PRESS RELEASE – NEW NGOS REPORT CALLS ON PAKISTANI GOVERNMENT TO IMPROVE SHIPBREAKING INDUSTRY
Islamabad, 29 October 2013 – The
NGO Shipbreaking Platform and one of its member organizations, the Sustainable
Development Policy Institute (SDPI) launched yesterday a research report titled
“Pakistan Shipbreaking Outlook: The Way Forward for a Green Ship Recycling
Industry” during a seminar held in Islamabad. The research report is a joint
publication of the NGO Shipbreaking Platform and SDPI, and outlines policy
recommendations for improving working conditions and environmental protection
in the shipbreaking yards of Gadani.
“With our member organization
SDPI, and with the rest of our coalition, we are calling on the Pakistani
government to do the right thing and protect the workers and the environment
from the dumping of thousands of tonnes of hazardous waste coming from
end-of-life ships,” said Patrizia Heidegger, Executive Director of the NGO
Contrarily to previous reports
that focused mainly on the regulatory framework and the facilities needed to
take care of the hazardous waste retrieved from the ships, ”Pakistan
Shipbreaking Outlook: The Way Forward for a Green Ship Recycling Industry” also
gives a voice to the exploited workforce in the shipbreaking yards,
highlighting the risks they are exposed to on a daily basis. SDPI conducted a
survey amongst shipbreaking workers in Gadani in 2012 to get their side of the
story. The findings include the facts that workers’ rights are not sufficiently
protected, notably health and safety rights, freedom of association, workers’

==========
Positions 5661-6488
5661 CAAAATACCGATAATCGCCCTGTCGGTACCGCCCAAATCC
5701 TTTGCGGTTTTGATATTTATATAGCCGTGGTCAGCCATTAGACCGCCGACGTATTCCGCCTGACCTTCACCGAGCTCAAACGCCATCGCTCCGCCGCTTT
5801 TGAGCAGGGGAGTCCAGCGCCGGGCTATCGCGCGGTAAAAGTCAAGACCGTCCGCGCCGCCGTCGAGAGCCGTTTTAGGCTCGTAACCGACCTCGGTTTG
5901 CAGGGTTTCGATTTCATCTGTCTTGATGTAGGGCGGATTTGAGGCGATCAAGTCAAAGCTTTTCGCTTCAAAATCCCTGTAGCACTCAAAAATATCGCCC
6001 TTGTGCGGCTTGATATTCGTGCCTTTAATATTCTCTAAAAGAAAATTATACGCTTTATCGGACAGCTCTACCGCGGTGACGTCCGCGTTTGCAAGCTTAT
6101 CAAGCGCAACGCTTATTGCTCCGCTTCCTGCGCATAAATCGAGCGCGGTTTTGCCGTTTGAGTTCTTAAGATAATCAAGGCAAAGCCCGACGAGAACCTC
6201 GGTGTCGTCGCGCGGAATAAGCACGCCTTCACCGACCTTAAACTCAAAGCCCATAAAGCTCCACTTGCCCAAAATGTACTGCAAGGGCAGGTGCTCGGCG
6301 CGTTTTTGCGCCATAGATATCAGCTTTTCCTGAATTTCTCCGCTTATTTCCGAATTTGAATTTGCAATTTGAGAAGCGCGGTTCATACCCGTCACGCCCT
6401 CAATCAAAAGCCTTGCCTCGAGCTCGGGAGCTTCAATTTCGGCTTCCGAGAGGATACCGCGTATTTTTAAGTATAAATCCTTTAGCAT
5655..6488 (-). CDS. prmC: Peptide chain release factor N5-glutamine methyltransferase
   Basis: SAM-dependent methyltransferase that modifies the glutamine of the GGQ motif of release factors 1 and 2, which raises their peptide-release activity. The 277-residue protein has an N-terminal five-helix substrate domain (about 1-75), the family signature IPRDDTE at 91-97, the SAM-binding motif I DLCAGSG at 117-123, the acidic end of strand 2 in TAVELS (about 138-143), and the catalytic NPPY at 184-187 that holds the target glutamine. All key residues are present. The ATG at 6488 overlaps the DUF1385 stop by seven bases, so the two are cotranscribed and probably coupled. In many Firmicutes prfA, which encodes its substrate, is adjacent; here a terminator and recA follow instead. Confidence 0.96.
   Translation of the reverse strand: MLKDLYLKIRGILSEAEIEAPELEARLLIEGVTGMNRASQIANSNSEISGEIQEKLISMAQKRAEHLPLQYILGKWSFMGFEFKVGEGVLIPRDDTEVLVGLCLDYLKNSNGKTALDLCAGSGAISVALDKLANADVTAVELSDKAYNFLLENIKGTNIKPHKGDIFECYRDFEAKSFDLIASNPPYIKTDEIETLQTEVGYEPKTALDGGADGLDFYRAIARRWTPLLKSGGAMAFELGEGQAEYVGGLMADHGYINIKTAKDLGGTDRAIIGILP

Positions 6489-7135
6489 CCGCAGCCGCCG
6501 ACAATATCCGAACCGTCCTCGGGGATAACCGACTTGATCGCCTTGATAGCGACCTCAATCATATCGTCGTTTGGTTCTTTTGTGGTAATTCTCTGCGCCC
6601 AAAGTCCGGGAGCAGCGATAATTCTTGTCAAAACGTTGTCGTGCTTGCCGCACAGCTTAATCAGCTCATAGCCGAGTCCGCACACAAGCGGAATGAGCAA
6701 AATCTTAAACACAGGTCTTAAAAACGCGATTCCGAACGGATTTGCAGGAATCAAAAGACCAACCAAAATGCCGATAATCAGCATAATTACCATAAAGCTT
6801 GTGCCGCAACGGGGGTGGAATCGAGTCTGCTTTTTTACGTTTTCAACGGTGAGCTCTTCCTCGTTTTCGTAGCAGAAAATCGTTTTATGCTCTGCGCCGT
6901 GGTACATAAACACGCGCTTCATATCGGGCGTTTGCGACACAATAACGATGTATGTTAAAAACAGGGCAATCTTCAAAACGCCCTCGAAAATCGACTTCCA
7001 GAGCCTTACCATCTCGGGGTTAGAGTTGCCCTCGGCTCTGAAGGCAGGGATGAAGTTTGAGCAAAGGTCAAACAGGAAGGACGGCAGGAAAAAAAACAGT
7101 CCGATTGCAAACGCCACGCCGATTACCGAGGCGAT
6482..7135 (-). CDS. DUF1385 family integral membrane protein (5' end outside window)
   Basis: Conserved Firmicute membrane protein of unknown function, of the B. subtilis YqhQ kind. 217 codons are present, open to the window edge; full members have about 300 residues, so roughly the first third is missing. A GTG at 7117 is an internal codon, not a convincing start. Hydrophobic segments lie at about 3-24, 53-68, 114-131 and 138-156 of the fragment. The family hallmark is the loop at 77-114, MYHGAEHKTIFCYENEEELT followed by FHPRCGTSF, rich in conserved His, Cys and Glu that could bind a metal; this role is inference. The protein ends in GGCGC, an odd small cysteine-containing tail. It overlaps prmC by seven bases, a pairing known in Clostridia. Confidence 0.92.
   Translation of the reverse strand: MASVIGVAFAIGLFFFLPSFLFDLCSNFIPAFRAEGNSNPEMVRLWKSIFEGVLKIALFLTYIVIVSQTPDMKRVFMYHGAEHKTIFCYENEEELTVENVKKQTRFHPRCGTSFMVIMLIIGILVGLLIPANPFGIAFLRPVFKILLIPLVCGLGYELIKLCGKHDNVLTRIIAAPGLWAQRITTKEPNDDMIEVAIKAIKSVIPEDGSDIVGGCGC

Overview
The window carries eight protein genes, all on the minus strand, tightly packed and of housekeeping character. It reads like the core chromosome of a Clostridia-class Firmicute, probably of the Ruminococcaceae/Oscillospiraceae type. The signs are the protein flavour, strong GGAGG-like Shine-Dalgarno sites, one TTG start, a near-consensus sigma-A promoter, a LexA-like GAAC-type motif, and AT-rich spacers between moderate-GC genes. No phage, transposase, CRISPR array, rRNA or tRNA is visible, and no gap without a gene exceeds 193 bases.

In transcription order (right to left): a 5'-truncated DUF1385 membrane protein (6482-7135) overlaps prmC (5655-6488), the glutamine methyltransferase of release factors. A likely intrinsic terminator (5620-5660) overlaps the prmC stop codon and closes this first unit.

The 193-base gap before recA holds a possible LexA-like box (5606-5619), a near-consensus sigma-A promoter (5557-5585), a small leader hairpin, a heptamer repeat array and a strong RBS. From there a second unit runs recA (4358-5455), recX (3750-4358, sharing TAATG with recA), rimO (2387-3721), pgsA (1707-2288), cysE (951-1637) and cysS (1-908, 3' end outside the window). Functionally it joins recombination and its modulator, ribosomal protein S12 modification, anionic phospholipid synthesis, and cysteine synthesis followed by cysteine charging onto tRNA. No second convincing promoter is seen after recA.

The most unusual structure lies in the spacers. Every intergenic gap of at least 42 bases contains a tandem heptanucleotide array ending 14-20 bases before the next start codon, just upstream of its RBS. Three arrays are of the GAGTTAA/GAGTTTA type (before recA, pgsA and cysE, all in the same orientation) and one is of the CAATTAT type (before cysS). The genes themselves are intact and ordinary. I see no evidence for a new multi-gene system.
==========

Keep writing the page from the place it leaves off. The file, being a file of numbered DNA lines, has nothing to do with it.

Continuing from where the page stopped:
welfare and benefits, and contractual rights.
Syeda Rizwana Hasan, Chief
Executive of the Bangladesh Environmental Lawyers Association (BELA) and
Ritwick Dutta, an environmental lawyer from the Indian-based Legal Initiative
for Forest and Environment (LIFE) said that if South Asian countries want to
stop being the dumping grounds for developing countries’ toxic ships, they need
to enforce international waste trade law.
“Our laws are weak and this is
why these ships choose to come to our beaches,” said Syeda Rizwana Hasan. “We
cannot paint this industry green, but we need to make it green. The report is
the start of a long term process.”
BELA and LIFE are both member
organizations of the NGO Shipbreaking Platform.
About 150 people attended the
seminar presenting the report, including researchers, representatives from
governmental institutions and policy makers. Amongst others, two members of the
National Assembly of Pakistan, Arifa Khalid and Romina Khurshid Alam, and the
director general of the Balochistan Environmental Protection Agency, Naseer
Khan Kashani were present and welcomed the publication of the research report.
“With a joint effort by the
relevant government bodies, shipbreaking industry, civil society and a special
support from international organisations we can turn this business into a
modern and safe industry,” said Patrizia Heidegger.